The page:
Human land-use drives changes in species habitats and populations, and in turn responds to changes in economic activity, governance systems, climate change, and other drivers. We study these causal relationships at multiple spatial and temporal scales.
For example, to analyze causal effects of land-governance regimes on the environment, we continuously mobilize extensive databases of land parcels and associated ownership types (e.g. see land Parcels of Paraguai on the right), comprising hundreds of millions of records. Our growing data pool already covers many countries in North America, South America, Oceania, Europe, and parts of Asia and Africa. Most recently, we analysed the influence of land ownership types, from private farms to indigineous territories, on agricultural expansion in forestlands.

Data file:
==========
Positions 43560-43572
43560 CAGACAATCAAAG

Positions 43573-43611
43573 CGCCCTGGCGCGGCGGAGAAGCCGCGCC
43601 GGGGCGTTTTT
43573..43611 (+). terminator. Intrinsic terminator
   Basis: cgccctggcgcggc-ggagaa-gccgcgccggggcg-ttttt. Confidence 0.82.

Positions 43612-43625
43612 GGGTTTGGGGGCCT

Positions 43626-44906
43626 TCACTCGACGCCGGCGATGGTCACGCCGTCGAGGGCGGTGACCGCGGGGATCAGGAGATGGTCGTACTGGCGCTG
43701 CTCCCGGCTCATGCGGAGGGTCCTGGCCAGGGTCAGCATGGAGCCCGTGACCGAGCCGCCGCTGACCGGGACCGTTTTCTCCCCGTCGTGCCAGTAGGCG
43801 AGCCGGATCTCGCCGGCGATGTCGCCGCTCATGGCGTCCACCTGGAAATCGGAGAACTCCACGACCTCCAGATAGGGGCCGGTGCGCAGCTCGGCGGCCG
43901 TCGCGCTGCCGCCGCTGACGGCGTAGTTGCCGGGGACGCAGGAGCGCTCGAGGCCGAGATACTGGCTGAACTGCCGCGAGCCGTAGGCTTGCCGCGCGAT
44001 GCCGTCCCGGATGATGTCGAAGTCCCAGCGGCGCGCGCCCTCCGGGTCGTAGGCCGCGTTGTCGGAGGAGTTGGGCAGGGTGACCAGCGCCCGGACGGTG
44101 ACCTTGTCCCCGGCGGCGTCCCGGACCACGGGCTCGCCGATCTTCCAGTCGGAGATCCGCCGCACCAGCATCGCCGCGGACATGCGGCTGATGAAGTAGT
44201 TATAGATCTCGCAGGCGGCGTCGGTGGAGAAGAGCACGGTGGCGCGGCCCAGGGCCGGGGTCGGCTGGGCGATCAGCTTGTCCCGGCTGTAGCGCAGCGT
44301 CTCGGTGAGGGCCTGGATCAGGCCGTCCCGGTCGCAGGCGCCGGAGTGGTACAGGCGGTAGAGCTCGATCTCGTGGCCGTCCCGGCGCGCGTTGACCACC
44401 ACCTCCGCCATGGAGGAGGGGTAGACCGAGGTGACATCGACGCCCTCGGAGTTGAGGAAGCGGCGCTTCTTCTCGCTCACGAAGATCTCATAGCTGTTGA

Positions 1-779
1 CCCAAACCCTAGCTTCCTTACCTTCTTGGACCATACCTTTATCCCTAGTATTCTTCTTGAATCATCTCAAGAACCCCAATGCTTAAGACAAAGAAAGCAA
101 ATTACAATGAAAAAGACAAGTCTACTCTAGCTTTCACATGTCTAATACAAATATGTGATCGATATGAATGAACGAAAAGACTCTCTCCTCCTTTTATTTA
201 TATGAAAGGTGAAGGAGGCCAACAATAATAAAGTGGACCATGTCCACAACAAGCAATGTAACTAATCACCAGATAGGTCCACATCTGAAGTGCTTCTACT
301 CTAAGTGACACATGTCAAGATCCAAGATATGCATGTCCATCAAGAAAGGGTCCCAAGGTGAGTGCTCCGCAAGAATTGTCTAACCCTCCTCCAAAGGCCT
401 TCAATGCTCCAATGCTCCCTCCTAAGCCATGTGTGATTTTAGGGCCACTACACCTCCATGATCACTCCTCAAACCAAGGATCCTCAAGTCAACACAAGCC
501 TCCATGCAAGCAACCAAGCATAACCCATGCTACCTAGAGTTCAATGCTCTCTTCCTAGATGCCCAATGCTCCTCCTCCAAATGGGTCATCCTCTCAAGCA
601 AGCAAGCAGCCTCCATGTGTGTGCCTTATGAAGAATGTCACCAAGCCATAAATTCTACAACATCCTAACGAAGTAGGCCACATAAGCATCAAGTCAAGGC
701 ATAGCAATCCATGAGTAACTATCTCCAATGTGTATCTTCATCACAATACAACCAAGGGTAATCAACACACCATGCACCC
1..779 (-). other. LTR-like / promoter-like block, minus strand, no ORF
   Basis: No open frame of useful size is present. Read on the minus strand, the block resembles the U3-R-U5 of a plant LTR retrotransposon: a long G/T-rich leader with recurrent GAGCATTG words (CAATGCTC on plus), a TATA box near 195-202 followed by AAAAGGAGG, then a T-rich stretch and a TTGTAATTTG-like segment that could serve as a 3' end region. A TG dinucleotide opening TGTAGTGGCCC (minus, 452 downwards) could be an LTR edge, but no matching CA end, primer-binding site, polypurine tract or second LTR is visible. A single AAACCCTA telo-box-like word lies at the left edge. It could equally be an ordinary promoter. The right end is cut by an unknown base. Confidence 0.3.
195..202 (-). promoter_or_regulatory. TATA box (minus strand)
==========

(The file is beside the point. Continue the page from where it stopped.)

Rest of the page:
Below, we see an example output of our research in this field.The example figure shows gorest conversions to agriculture (1985-2018) and the spatial distribution of different land-tenure regimes in Brazil. A) shows all forest cover converted to agriculture. B) shows the spatial distribution of six different land-tenure regimes, collated from Imaflora’s Atlas of Brazilian Agriculture. C) shows total areas of forest that were converted to agriculture (red) or other land uses (grey) between 1985 and 2018, and remaining forest cover in 2018 (green), across Brazil-wide parcels under each tenure regime. Percentages of total original (1985) forest-cover per tenure regime that were converted to agriculture by 2018 are indicated above each bar (Pacheco and Meyer, preprint).